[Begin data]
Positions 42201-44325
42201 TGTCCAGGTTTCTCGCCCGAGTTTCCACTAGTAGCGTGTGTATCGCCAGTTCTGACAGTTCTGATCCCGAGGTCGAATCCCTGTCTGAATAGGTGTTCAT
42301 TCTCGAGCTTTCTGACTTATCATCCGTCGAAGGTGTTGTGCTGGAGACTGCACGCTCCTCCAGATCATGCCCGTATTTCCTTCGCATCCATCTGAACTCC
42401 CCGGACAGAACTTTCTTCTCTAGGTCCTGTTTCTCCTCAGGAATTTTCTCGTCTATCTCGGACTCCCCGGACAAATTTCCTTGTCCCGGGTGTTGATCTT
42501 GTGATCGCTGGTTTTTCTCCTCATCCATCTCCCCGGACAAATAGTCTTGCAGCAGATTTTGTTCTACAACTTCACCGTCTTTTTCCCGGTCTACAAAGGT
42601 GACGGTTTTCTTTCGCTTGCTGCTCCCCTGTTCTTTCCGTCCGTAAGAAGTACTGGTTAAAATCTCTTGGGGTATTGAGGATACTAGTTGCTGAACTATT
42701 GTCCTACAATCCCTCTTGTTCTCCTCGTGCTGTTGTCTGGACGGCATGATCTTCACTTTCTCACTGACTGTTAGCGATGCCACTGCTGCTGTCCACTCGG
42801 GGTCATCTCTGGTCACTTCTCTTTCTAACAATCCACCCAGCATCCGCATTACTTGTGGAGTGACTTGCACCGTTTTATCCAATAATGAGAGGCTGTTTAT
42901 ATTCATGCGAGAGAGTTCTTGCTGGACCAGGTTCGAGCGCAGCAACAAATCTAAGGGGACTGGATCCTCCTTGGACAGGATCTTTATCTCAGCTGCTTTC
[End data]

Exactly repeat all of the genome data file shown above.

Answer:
Positions 42201-44325
42201 TGTCCAGGTTTCTCGCCCGAGTTTCCACTAGTAGCGTGTGTATCGCCAGTTCTGACAGTTCTGATCCCGAGGTCGAATCCCTGTCTGAATAGGTGTTCAT
42301 TCTCGAGCTTTCTGACTTATCATCCGTCGAAGGTGTTGTGCTGGAGACTGCACGCTCCTCCAGATCATGCCCGTATTTCCTTCGCATCCATCTGAACTCC
42401 CCGGACAGAACTTTCTTCTCTAGGTCCTGTTTCTCCTCAGGAATTTTCTCGTCTATCTCGGACTCCCCGGACAAATTTCCTTGTCCCGGGTGTTGATCTT
42501 GTGATCGCTGGTTTTTCTCCTCATCCATCTCCCCGGACAAATAGTCTTGCAGCAGATTTTGTTCTACAACTTCACCGTCTTTTTCCCGGTCTACAAAGGT
42601 GACGGTTTTCTTTCGCTTGCTGCTCCCCTGTTCTTTCCGTCCGTAAGAAGTACTGGTTAAAATCTCTTGGGGTATTGAGGATACTAGTTGCTGAACTATT
42701 GTCCTACAATCCCTCTTGTTCTCCTCGTGCTGTTGTCTGGACGGCATGATCTTCACTTTCTCACTGACTGTTAGCGATGCCACTGCTGCTGTCCACTCGG
42801 GGTCATCTCTGGTCACTTCTCTTTCTAACAATCCACCCAGCATCCGCATTACTTGTGGAGTGACTTGCACCGTTTTATCCAATAATGAGAGGCTGTTTAT
42901 ATTCATGCGAGAGAGTTCTTGCTGGACCAGGTTCGAGCGCAGCAACAAATCTAAGGGGACTGGATCCTCCTTGGACAGGATCTTTATCTCAGCTGCTTTC